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Sept. 20, 2018

Research suggests Michigan raise jail-time age

Youth, families and communities across Michigan could benefit if the state changes the age for juvenile court jurisdiction from 17 to 18, finds new research from Michigan State University’s Julian Samora Research Institute.

Michigan is one of four states – along with Georgia, Texas and Wisconsin – that still allows 17-year-olds to be charged as adults.

“We found strong indicators that point to the benefits of keeping youth in the juvenile court system instead of automatically thrusting them into the adult system,” said Rubén Martinez, director of the Julian Samora Research Institute. “The need for this research was evident during a summit we held last year with communities of color, during which many asked if we were going to address issues of the Michigan’s criminal justice system.”

Among the research findings:

  • Taxpayer savings: While juvenile justice treatment programs are typically associated with higher costs, states that “raised the age” have found that additional costs were overestimated and that actual taxpayer savings can result over time.
  • Fewer arrests and fewer 14-17-year-olds: Crime and arrest rates among Michigan’s juveniles have declined during the last decade, along with population reductions among Michigan youth ages 14 to 17.
  • Public safety: Public Act 360, a section added to the Revised School Code, moves Michigan away from “zero tolerance” policies and promotes strong restorative justice to school disciplinary practices. Preventing youth from becoming disconnected from school or employment helps reduce high risk behaviors that put them in contact with law enforcement.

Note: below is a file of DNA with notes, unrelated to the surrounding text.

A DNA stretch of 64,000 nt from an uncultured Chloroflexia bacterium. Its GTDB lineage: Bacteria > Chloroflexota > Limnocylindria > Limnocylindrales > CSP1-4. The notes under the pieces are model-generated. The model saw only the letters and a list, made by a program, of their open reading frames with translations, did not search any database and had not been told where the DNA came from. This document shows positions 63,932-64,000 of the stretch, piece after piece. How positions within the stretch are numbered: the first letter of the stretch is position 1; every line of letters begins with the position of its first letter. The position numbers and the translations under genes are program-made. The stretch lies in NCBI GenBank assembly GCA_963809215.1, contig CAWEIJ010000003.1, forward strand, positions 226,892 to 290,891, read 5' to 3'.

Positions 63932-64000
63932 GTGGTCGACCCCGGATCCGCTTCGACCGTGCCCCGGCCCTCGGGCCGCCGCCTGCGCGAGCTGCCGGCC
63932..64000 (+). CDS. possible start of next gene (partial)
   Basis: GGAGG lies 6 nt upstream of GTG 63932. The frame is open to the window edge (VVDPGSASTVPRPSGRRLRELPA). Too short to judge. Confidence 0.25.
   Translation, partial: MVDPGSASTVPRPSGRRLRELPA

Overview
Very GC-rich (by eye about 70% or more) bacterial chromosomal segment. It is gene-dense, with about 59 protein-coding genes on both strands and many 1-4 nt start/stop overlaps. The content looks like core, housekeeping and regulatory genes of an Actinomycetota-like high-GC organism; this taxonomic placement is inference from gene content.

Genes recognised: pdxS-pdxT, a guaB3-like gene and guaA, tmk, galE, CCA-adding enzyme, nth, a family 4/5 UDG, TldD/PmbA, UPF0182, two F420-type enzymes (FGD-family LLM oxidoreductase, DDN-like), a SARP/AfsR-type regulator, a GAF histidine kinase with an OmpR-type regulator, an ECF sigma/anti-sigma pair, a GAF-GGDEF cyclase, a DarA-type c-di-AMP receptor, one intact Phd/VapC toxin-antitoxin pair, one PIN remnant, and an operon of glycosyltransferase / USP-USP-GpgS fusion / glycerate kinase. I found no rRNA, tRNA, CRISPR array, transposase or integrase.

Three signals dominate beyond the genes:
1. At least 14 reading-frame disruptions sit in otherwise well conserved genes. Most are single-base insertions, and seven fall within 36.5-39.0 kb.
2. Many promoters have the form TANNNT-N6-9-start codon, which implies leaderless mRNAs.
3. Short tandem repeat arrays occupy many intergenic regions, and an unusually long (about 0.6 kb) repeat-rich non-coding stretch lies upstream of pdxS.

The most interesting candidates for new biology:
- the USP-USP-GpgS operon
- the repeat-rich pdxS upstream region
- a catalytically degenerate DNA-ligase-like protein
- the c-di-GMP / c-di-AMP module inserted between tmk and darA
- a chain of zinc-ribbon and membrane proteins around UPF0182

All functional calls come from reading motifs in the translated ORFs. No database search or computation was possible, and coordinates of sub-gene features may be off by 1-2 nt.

• Increased earning potential and reduced reliance on public assistance: Adolescents in juvenile court jurisdiction have opportunities for rehabilitation and age-appropriate treatment programs that can minimize long-term negative effects on their educational and employment outcomes.
  • Reduced recidivism: Juvenile justice systems work to not only address the youth involved in crimes, but works to strengthen their families as well, thereby reducing recidivism.
  • Racial equity: Youth of color accounted for 23 percent of the 17-year-old population in Michigan in 2012, and yet accounted for 53 percent of 17-year-olds serving sentences in adult incarceration facilities. Michigan’s justice system does not provide statistics using standard categories of race and ethnicity, leading to concern that the disparity may be even greater for African American and Latino youth.

An understanding of adolescent development has shifted many states toward less punitive policies, according to the National Conference of State Legislatures. A growing body of research connecting juvenile criminal behavior to emotional, mental, physiological and interpersonal immaturity supports the changes.

Martinez explained that there is still information needed to hone the research, and outlined the specific challenges to refine its conclusions.

“There are no standardized data sets across counties providing juvenile justice services that allow for better estimates of costs. This made it difficult to develop a systematic model to reliably project future costs for raising the age, and that’s one of the first questions that stakeholders want to know,” Martinez said.

Furthermore, Martinez suggests lawmakers look beyond numbers and statistics when making critical decisions that impact thousands of youth and their families.

“What the data indicate is that original cost projections were vastly overestimated. Further, it’s important to keep in mind that policy decisions should go beyond costs when it comes to youth, with concerns about their development kept front and center. That’s a significant step forward to determining how best to address this critically important societal issue.”

The report, Providing Appropriate Treatments to Youth in the Criminal Justice System by Raising the Age, can be viewed online. More information is available at


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